As of , we no longer require routine GPvP compliance reports to be submitted by MAHs, which were previously used to inform our risk-based inspection programme, as we now have access to a variety of information sources that can support our scheduling and planning activities. Occasionally, an organisation may be specifically requested to provide information relating to their authorisations and pharmacovigilance systems.

EU inspections The European Medicines Agency EMA co-ordinates a programme of inspections for pharmacovigilance systems that include centrally authorised products. The programme is based on a routine four-yearly cycle adopted by the Committee on Human Medicinal Products CHMP , however, the outcome from national risk assessment may lead to a more frequent scheduling of inspections. The conduct of these inspections typically follows the same approach as for routine national inspections.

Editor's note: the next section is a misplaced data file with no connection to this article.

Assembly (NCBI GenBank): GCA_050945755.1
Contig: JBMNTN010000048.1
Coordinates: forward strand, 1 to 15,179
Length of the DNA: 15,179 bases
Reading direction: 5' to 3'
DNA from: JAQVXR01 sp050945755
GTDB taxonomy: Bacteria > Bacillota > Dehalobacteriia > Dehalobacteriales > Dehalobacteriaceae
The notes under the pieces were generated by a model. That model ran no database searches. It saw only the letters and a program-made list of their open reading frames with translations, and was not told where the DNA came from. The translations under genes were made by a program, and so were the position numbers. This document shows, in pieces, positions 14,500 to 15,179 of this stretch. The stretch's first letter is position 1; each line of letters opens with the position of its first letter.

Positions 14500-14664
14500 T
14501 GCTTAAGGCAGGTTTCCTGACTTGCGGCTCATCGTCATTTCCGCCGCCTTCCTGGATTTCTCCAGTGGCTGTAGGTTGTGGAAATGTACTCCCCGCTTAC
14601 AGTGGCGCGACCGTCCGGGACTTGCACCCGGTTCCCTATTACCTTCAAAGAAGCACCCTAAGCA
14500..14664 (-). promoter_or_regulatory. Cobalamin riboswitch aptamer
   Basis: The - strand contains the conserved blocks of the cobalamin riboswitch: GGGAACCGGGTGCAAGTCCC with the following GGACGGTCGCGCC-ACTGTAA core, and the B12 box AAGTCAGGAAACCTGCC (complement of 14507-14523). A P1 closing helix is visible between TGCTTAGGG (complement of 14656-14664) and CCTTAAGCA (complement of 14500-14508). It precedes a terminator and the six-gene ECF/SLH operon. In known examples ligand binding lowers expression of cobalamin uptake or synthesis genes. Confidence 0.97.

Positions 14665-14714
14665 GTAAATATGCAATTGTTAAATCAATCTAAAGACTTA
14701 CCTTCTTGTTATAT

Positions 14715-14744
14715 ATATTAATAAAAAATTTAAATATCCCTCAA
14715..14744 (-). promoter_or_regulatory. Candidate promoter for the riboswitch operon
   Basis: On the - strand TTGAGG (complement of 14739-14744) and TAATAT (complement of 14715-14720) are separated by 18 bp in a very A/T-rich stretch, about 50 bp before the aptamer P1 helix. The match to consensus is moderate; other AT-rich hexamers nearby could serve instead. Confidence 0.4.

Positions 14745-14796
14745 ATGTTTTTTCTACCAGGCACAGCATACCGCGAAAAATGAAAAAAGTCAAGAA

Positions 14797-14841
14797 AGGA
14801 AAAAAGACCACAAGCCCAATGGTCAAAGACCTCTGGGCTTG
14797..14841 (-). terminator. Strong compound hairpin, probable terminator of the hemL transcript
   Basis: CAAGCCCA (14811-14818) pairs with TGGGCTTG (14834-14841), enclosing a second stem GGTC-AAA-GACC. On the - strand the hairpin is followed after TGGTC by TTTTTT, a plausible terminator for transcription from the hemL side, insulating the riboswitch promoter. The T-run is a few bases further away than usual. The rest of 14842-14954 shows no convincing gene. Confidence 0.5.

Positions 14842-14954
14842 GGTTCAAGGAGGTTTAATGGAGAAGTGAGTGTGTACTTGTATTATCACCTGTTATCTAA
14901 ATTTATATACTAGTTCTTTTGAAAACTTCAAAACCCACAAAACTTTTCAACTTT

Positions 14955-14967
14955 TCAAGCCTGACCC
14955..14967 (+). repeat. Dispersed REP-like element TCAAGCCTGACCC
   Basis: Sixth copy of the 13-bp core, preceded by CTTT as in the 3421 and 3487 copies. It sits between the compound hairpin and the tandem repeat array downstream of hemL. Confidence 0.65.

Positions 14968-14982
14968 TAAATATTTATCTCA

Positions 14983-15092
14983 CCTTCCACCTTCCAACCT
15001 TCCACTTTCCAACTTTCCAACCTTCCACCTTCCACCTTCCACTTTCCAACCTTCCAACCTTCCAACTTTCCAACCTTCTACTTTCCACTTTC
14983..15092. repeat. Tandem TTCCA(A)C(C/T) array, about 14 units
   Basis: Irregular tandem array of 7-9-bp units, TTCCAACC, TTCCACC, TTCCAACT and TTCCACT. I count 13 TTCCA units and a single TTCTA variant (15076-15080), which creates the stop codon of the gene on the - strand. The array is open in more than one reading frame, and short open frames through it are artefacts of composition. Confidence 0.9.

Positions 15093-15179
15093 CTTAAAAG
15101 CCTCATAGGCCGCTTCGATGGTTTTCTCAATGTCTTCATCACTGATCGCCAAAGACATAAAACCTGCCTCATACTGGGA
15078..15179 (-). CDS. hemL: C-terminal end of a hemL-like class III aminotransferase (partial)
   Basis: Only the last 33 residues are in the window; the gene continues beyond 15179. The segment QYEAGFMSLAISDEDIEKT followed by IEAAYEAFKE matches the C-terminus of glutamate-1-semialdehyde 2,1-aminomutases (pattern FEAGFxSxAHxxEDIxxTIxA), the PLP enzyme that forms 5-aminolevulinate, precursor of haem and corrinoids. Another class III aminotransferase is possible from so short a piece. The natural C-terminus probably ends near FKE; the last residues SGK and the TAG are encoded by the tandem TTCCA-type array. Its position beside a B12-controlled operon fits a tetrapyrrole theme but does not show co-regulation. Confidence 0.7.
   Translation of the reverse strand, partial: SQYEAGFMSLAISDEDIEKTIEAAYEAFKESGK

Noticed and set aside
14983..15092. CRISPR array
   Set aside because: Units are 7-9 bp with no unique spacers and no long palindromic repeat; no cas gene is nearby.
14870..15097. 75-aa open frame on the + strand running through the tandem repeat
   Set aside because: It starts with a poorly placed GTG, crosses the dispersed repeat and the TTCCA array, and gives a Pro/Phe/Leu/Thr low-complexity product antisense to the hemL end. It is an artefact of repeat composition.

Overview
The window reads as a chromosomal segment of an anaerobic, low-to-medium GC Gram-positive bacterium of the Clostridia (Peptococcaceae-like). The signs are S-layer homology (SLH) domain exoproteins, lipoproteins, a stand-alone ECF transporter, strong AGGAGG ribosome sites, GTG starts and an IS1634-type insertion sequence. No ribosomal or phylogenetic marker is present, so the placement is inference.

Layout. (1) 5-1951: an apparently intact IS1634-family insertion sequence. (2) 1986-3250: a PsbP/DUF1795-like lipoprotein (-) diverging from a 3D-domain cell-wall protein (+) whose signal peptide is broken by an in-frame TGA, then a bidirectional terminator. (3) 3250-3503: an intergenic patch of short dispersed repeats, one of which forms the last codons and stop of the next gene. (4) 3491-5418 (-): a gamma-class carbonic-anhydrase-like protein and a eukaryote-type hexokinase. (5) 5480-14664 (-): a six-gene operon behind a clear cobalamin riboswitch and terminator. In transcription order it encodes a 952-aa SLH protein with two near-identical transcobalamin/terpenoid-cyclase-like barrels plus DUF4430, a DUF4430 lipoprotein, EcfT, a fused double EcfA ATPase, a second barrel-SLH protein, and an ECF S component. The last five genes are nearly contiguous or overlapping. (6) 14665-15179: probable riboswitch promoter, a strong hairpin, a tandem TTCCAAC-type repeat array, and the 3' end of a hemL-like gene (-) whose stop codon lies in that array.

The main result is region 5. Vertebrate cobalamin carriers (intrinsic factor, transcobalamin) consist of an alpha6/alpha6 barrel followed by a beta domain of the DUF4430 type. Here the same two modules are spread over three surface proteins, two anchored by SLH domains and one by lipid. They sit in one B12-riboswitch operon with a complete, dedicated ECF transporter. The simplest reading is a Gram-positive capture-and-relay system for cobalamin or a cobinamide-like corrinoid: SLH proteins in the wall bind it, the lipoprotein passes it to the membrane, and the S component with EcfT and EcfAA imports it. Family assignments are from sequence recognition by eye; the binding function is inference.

We may send little or no notification of these inspections in advance. The supervisory authority for the inspected organisation will typically lead such an inspection. Often, inspections are requested by CHMP to address a specific issue that may concern more than one national competent authority, and therefore the supervisory authority may be supported by other authorities in the inspection.

The inspection site may be in a non-EU country dependent on the scope of the inspection and the primary location of pharmacovigilance activities conducted by the MAH. Service Provider inspections Increasingly, MAHs are outsourcing all or some of their pharmacovigilance activities to contract service providers; such activities conducted by these organisations on behalf of MAHs are subject to supervision by MHRA , including by means of inspection.

Following a pilot programme of stand-alone service provider inspections, we concluded that a routine programme of inspections of pharmacovigilance service providers is not currently viable for MHRA GPvP inspectorate.